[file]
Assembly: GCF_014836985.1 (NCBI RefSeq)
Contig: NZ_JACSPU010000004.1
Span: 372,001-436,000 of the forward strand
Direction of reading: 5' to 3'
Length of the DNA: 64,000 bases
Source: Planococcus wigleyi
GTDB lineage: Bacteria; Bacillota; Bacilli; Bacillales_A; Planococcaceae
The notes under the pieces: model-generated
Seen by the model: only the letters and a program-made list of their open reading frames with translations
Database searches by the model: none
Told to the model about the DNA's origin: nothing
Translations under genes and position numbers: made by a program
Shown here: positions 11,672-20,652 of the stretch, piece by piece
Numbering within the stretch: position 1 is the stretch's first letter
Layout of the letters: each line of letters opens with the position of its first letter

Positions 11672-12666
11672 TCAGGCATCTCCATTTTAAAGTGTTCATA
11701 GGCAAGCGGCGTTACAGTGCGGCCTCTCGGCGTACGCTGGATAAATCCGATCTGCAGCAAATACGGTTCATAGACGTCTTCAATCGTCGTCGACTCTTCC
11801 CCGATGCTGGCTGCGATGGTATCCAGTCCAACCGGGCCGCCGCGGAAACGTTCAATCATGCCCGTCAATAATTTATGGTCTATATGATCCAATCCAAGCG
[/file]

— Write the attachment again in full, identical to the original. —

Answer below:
Assembly: GCF_014836985.1 (NCBI RefSeq)
Contig: NZ_JACSPU010000004.1
Span: 372,001-436,000 of the forward strand
Direction of reading: 5' to 3'
Length of the DNA: 64,000 bases
Source: Planococcus wigleyi
GTDB lineage: Bacteria; Bacillota; Bacilli; Bacillales_A; Planococcaceae
The notes under the pieces: model-generated
Seen by the model: only the letters and a program-made list of their open reading frames with translations
Database searches by the model: none
Told to the model about the DNA's origin: nothing
Translations under genes and position numbers: made by a program
Shown here: positions 11,672-20,652 of the stretch, piece by piece
Numbering within the stretch: position 1 is the stretch's first letter
Layout of the letters: each line of letters opens with the position of its first letter

Positions 11672-12666
11672 TCAGGCATCTCCATTTTAAAGTGTTCATA
11701 GGCAAGCGGCGTTACAGTGCGGCCTCTCGGCGTACGCTGGATAAATCCGATCTGCAGCAAATACGGTTCATAGACGTCTTCAATCGTCGTCGACTCTTCC
11801 CCGATGCTGGCTGCGATGGTATCCAGTCCAACCGGGCCGCCGCGGAAACGTTCAATCATGCCCGTCAATAATTTATGGTCTATATGATCCAATCCAAGCG